Ferguson still the key figure in Man United's Game of Thrones
Former manager anointed Moyes, then approved his sacking... now he will help find replacement
DAVID MOYES is gone but in the wake of his Man United exit it is clear that the influence of Alex Ferguson, the man who appointed him, remains undiminished at Old Trafford.
Ferguson, who ruled Manchester for 27 years, anointed Moyes as his successor when he stood down last summer, but it has now been reported that he was also one of the executioners who brought the axe down on the former Everton boss after just ten months in the role.
Having watched from the directors box as his protege failed, Ferguson will now be handed a key role in deciding who gets the next bite of the cherry in United's own Game of Thrones.
Fergie is said to have been part of the group, also including chief executive Ed Woodward, his predecessor David Gill, and United legend Bobby Charlton, that approved the removal of Moyes.
"The news that Ferguson had given up on Moyes so early will shock United fans," says the Daily Mail. "It is understood Sir Alex had developed doubts about his successor as long as two months ago, realising he had made a big mistake."
Moyes may have feared the worst, says The Times, as Ferguson's support had "begun to dissipate" as results failed to improve. "Moyes's calamitous reign... is an embarrassment for Ferguson, but it will not prevent the club from seeking his counsel again," adds the paper.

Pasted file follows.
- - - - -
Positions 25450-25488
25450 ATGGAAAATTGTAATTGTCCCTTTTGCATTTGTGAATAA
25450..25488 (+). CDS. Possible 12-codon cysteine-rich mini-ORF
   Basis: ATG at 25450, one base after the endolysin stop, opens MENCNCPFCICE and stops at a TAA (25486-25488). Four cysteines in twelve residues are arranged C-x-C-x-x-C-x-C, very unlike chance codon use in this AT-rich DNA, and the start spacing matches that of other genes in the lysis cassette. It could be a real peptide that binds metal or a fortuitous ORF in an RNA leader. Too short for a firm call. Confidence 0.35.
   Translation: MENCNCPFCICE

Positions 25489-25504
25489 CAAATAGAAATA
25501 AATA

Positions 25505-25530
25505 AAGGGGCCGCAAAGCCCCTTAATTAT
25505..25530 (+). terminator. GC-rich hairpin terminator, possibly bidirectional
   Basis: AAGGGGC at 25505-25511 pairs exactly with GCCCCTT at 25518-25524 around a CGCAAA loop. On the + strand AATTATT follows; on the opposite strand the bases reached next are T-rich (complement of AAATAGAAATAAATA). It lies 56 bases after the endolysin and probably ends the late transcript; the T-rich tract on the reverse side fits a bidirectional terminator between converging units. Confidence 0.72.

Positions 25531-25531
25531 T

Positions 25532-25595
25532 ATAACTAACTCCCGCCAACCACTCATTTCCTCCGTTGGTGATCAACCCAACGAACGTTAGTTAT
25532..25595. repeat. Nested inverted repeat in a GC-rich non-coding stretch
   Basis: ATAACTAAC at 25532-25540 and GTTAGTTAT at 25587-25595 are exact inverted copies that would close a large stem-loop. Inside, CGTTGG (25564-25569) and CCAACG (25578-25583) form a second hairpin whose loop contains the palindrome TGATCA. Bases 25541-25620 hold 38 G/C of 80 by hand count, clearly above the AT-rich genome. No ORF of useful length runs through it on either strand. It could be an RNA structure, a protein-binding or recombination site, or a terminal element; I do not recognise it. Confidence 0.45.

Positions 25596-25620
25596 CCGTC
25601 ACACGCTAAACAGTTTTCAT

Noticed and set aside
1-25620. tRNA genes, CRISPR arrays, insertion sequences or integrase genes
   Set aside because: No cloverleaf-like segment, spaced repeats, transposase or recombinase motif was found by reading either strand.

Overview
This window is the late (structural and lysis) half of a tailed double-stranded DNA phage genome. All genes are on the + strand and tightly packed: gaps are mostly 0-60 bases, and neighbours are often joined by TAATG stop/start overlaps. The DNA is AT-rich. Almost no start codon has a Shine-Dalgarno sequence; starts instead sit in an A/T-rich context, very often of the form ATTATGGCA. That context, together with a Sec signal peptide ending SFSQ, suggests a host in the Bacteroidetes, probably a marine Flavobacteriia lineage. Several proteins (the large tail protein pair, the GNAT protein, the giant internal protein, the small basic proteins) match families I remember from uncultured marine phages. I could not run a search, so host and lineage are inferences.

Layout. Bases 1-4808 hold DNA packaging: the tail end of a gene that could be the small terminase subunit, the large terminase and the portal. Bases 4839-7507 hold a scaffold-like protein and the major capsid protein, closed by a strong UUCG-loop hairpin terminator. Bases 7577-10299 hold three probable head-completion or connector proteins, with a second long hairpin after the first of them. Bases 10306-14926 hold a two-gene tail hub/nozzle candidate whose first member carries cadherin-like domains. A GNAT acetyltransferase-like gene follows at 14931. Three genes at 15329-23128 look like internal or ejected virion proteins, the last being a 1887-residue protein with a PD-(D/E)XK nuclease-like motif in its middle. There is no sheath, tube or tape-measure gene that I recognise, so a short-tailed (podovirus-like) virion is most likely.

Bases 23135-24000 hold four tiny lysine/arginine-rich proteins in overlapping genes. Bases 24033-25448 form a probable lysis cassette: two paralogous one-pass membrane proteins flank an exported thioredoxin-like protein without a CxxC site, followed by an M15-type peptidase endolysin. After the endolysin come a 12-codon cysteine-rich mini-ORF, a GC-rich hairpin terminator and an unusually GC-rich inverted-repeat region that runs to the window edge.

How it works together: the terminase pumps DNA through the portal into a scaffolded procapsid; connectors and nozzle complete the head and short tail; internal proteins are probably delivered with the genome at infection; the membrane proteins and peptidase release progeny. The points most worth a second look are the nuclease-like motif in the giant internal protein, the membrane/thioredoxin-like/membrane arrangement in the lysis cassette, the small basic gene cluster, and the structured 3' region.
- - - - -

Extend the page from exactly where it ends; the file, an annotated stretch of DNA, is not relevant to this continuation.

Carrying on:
There have been claims in some quarters that Ferguson will even have the right of veto over the next manager, but The Guardian plays down his role in picking a successor for Moyes, and says that Woodward and the Glazer family will have the final say.
"Ferguson will, however, still be an influential voice because the club consider it would be foolish to discount him, even though there is now an acceptance at boardroom level that he made a serious error of judgment choosing Moyes last year when Jose Mourinho was available," it reports.
The leading contenders now appear to be Louis Van Gaal and Carlo Ancelotti after the BBC revealed that caretaker boss Ryan Giggs was not being considered for the full-time role.
"United now privately accept it was a mistake bringing in someone with Moyes' inexperience and believe it is mandatory the next manager has worked at the highest level," explains the Guardian.
Whoever takes over will have a job on their hands escaping from the shadow of Ferguson and returning the clubs to its former position at the summit of the Premier League. BBC pundit Robbie Savage claims that as many as 12 current players need to be cut adrift and £200m spent on replacements.